Serendip is an independent site partnering with faculty at multiple colleges and universities around the world. Happy exploring!

Reply to comment

JJLopez's picture

On the Brain

I thought that the idea that everything is a construction of the brain is somewhat interesting however, I don't fully agree with this.  Yes, the brain is the main reason why we experience (see, think, hear, feel, etc)everything thing around us.  It also includes how we experience our own thoughts, but I don't think that everything is constructed by the mind.  The chair I sit on is still a chair, and the laptop I use is still a laptop, regardless of what my mind is doing.  This theory makes me think that, because my mind isn't constructing it then it doesn't exist, which I don't think is true at all.  Someone with mental illness perhaps isn't aware of everything going on around them at all times, but it doesn't mean that because their mind isn't "constructing" everything means that things aren't happening around them.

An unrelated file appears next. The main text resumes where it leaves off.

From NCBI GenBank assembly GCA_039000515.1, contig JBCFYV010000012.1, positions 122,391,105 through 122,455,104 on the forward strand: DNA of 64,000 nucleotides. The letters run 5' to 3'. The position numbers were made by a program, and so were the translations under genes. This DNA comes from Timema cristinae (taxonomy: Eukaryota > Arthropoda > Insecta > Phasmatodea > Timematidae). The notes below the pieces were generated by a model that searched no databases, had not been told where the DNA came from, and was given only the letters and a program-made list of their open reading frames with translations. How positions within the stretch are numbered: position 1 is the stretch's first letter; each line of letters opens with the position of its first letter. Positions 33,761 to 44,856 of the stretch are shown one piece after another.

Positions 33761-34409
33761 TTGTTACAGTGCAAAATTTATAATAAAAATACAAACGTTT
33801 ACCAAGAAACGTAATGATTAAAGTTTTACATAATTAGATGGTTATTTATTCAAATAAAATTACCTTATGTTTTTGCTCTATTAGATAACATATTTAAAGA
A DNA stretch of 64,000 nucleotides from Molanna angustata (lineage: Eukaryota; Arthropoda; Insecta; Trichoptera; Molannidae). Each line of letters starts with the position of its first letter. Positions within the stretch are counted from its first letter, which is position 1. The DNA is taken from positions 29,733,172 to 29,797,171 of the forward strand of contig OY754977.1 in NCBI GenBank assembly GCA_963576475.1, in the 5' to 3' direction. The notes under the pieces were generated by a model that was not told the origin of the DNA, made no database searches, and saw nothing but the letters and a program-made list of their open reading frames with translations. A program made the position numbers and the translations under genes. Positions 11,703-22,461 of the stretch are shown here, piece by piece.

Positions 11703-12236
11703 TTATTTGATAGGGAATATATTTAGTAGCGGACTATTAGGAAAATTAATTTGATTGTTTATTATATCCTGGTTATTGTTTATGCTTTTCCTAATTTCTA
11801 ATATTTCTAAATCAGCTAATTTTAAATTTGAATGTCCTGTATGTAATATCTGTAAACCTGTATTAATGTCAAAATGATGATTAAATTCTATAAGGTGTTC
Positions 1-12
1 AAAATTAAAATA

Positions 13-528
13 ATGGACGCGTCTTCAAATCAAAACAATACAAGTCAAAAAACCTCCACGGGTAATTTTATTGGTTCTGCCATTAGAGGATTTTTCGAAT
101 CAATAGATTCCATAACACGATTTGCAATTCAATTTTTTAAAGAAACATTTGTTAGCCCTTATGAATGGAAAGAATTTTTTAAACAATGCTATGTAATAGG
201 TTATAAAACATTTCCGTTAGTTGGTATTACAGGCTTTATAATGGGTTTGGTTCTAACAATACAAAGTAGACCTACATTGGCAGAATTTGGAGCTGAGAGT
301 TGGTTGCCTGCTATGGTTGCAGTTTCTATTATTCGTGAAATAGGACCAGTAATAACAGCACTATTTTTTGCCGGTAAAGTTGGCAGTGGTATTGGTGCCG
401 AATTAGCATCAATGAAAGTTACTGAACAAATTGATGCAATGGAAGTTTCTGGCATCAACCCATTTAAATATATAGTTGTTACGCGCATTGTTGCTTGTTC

I do think that brain equals behavior, as Prof. Grobstein pointed out.  I would like to learn more about the way behavior is affected by the brain with more details.  I work with children, and I have seen children behave in peculiar ways (ex: flapping their hand like a bird to release excessive amounts of energy).  Why does he do that, and what in his brain is telling him to do that?
I think that behavior is a way the brain outwardly expresses things such as emotions, and thoughts, whether consciously or unconsciously.  Also, I think that behavior is affected by daily experiences such as (culture, religion, music, news, other people, and much much more), but chemical reactions in the brain are what allow these internal thoughts to be outwardly expressed through speech and body language.


To prevent automated spam submissions leave this field empty.
12 + 7 =
Solve this simple math problem and enter the result. E.g. for 1+3, enter 4.